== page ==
Way back when, Wednesdays

Vintage baking

Here are recipes for two old fashioned baked treats: Rock cakes and Gingernut biscuits. They are easy to make and moreish to eat. I have taken the recipes from my mum’s venerable 1961 book of home cooking Good Housekeeping’s Cookery Compendium, which was first published by the Good Housekeeping Institute in London in 1952. The book’s aim is to teach the inexperienced beginner or the more experienced cook how to produce the everyday dishes needed in an average home. Although it is produced to meet the needs of every member of the family, there is emphasis on demonstrating home cooking to the young housewife or daughter living at home, as was the custom of this era!

Rock cakes originated in Great Britain. If you have never eaten one, a rock cake or rock bun, is a small fruit cake with a rough surface resembling a rock. During the rationing of provisions in World War II, the British Ministry of Food promoted baking rock cakes, as they require fewer eggs and less sugar than ordinary cakes. Bakers would also use oatmeal in the recipe when white flour was unavailable.

This type of Gingernut biscuit is popular in the United Kingdom, Australia, New Zealand and in many countries of the former British empire. It is believed that they were originally named Gingernuts because they were quite hard to break, like a nut. The amount of syrup that you use in the recipe influences the texture of the biscuit.

All measurements in these recipes are in the Imperial system so you will need to convert them if your scales are in metric.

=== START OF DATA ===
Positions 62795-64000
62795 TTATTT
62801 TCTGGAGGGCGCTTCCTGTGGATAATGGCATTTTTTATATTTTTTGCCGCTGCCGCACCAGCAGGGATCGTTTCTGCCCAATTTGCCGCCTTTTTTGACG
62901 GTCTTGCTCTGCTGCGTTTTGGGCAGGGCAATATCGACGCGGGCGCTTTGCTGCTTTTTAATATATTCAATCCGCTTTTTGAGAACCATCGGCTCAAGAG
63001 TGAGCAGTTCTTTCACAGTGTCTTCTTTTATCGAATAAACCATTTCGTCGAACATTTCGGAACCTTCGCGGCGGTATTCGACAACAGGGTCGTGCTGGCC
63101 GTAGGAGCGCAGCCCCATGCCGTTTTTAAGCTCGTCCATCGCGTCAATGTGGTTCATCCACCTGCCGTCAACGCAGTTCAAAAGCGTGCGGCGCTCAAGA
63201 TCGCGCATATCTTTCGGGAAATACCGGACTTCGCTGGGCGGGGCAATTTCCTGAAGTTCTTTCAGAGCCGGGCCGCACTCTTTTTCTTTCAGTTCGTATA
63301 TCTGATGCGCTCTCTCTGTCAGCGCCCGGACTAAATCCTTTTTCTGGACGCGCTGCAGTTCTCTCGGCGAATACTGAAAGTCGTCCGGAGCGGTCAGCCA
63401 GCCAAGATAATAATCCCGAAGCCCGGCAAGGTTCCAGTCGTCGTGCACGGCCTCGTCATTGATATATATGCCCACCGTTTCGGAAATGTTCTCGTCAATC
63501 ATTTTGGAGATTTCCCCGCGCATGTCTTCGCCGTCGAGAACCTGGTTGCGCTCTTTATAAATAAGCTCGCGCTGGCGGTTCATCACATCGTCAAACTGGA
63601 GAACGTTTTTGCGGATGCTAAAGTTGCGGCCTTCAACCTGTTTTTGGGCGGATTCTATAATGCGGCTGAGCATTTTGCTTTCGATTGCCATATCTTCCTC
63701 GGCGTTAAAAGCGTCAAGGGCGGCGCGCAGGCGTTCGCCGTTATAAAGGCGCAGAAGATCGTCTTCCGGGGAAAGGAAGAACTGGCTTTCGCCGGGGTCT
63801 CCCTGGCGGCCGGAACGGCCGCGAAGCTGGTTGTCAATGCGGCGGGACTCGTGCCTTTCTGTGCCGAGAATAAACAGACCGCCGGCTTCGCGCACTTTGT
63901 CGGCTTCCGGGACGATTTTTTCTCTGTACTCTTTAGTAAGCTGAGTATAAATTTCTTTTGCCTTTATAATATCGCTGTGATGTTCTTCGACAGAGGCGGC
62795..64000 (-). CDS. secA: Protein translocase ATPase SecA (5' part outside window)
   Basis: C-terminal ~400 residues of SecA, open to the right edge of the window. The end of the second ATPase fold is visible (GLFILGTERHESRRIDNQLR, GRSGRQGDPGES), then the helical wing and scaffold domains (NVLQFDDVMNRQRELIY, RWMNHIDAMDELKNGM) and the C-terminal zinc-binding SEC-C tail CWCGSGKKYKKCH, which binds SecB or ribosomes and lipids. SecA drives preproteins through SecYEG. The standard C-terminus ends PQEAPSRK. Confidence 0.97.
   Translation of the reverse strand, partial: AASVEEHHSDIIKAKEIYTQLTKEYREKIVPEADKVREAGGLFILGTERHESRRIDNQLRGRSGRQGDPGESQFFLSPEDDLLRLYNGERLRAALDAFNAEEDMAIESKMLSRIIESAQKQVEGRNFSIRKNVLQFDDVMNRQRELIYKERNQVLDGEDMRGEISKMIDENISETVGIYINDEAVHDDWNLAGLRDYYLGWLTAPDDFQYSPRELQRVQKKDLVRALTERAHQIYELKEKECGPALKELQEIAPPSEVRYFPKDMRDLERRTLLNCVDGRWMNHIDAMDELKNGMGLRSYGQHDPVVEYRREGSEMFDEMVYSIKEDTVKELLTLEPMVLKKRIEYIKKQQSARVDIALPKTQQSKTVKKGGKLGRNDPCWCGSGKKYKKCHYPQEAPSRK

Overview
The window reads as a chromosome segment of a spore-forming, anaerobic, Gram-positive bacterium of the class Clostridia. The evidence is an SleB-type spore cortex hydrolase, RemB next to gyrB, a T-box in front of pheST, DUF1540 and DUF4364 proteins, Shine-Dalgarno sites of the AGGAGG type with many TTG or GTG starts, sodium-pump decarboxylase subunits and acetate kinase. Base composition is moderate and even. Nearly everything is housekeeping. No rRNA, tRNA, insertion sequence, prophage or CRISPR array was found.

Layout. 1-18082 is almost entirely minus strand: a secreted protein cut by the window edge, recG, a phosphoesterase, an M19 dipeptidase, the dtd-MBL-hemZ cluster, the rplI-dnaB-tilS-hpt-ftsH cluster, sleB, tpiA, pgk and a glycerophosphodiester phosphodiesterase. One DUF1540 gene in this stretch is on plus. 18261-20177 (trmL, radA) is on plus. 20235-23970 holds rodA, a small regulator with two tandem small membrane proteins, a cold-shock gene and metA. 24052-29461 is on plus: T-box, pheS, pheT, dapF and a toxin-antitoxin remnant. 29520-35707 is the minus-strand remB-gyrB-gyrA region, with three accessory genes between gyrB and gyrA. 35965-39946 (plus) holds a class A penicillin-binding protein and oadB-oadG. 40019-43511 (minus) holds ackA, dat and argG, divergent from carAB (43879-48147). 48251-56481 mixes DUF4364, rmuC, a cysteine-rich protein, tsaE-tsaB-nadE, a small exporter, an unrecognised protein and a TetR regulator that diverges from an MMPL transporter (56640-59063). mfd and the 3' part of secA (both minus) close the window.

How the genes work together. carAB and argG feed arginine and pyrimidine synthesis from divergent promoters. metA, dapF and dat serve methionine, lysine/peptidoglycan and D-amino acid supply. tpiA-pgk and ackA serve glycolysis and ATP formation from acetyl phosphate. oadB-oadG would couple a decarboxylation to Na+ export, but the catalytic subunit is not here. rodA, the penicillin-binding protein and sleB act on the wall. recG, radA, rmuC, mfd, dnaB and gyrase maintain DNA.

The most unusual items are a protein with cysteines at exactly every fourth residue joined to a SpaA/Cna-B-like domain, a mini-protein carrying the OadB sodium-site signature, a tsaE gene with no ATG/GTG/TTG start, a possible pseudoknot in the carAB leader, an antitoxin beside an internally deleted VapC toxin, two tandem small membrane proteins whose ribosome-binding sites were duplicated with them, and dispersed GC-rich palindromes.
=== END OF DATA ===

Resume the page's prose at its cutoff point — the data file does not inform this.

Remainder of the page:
Rock Cakes

 

Ingredients
12 ounces self-raising flour
A pinch of salt
½ teaspoon of grated nutmeg
½ teaspoon mixed spice
6 ounces margarine
6 ounces sugar
3 ounces currents
1 ½ ounces chopped peel
1 egg
Milk to mix

Method
Sieve the flour, salt and spices.
Rub in the butter and add the sugar, fruit and peel.
Mix the beaten egg and just enough milk to bind.
Using a teaspoon and a fork, place mixture in rocky heaps on a greased baking sheet (modern equivalent is to line a tray with baking paper or use a non-stick baking sheet).
Bake in a hot oven (450 degrees Fahrenheit or 232 degrees Celsius) for 15 – 20 minutes or until they slide about on the baking tray and are slightly brown underneath.

 

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Rock Cakes

 

Gingernuts

 

Ingredients
8 ounces flour
1 teaspoon baking powder
2 teaspoons ground ginger
½ teaspoon ground ginger
3 ounces butter
2 ounces sugar
2 tablespoons golden syrup or treacle
The above quantities should make 8 -12 biscuits.

Method
Warm the syrup in a small pan.
Rub butter into the sieved dry ingredients. Add sugar.
Mix with the warmed syrup to form a dough.
Knead dough lightly in the mixing bowl. Form small portions of dough into balls and put them on onto a greased baking tray, flattening them slightly and allowing room to spread (modern equivalent is to line a tray with baking paper or use a non-stick baking sheet).
Bake the biscuits for about 10 minutes in a moderate oven (375 degrees Fahrenheit or 190 degrees Celsius). Let them cool a little before removing the biscuits from the baking tray to a wire rack.

Gingernuts

#waybackwhenwednesdays

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Lady Alice biscuit recipe

Lady Alice biscuits melt in your mouth.

These little golden beauties have no comparison. They are a divine accompaniment to a creamy latte or a hot chocolate, any time of year.

Library cafe Bake and Brew, always have a fresh batch on the go. Here’s their recipe.

Lady Alice biscuits

Fresh at Bake and Brew every day…perfect with coffee or hot chocolate